My Neighbour, that Thing
Freud was famously critical of the biblical command ‘love thy neighbour as you love thyself’, a central pillar of Judeo-Christian ethics. Undermining this injunction from various angles he concludes, with Hobbes, homo homini lupus. Our neighbour does not reliably comply with our wishes for harmonious exchanges conducted in the spirit of the mirror image. The danger is always that we might fall prey to the excessive desires of our fellow human being. But if our neighbour’s jouissance constitutes a threat for us, we must not forget that we are our neighbour’s neighbour. When Freud first tackled the problem of the other person he did so in terms of the Nebenmensch (the proximate human-being) as Ding (thing). It is the incommensurability of this thingness of the other which for Lacan places the neighbour – always potentially at least – in the register of the Real; and an encounter with the Real threatens us with trauma. Flusser’s work bears witness to his attempts to recognise himself in that which appears to lie furthest from the human, ‘monsters who dream of Nothing in their own interiority.’ Another glimpse across this abyss is afforded us by the 1926 expressionist silent film ‘The Student of Prague’, a still from which constitutes the visual object for this exploration.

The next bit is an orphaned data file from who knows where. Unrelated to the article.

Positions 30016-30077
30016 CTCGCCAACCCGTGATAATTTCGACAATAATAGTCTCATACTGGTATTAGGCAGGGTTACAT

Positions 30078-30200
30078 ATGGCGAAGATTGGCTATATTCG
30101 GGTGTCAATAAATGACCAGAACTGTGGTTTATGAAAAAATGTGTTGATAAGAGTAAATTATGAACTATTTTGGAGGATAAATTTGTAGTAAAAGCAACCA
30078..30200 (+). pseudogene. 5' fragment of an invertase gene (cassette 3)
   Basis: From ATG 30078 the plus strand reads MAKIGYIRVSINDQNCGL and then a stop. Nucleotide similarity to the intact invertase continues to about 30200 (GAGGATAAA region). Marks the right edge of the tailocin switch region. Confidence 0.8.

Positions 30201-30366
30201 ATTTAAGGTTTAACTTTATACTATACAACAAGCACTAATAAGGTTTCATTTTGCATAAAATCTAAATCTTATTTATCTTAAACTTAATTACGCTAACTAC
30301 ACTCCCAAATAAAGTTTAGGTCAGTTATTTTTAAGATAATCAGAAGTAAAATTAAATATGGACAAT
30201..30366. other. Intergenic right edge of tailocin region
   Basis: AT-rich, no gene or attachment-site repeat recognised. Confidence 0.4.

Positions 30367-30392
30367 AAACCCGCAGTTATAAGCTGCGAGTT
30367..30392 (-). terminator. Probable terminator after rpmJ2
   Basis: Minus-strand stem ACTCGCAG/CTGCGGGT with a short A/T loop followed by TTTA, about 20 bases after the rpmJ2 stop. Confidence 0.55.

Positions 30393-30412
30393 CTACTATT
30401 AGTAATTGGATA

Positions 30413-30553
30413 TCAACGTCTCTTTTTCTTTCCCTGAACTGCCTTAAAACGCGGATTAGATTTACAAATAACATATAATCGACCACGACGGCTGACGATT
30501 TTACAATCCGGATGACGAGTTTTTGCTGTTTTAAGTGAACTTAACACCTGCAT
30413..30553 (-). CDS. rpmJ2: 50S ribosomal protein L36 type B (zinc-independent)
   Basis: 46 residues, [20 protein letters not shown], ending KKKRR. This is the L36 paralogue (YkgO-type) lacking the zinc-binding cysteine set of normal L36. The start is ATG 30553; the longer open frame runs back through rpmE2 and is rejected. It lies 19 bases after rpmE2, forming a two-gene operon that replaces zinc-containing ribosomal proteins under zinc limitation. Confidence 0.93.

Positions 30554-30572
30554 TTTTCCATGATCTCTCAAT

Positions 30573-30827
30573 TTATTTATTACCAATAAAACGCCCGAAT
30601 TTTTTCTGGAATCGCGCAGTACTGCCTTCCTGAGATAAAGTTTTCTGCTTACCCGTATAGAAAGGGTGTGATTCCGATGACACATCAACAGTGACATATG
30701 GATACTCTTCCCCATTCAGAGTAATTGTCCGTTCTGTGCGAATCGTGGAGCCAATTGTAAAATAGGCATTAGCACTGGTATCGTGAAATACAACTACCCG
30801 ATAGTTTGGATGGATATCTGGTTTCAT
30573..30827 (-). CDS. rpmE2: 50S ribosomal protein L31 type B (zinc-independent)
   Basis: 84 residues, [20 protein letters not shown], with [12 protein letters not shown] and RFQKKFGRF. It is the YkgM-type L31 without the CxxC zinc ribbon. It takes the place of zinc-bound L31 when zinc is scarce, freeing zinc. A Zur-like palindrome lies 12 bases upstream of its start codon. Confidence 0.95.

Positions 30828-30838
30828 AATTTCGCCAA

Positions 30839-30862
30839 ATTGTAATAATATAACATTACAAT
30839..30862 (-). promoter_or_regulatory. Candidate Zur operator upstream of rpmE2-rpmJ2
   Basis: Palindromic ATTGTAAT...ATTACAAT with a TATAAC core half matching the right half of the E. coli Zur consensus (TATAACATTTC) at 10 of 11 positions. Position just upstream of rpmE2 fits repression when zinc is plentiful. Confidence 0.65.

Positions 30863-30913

Werner Prall is a Senior Lecturer at the Centre for Psychoanalysis, Middlesex University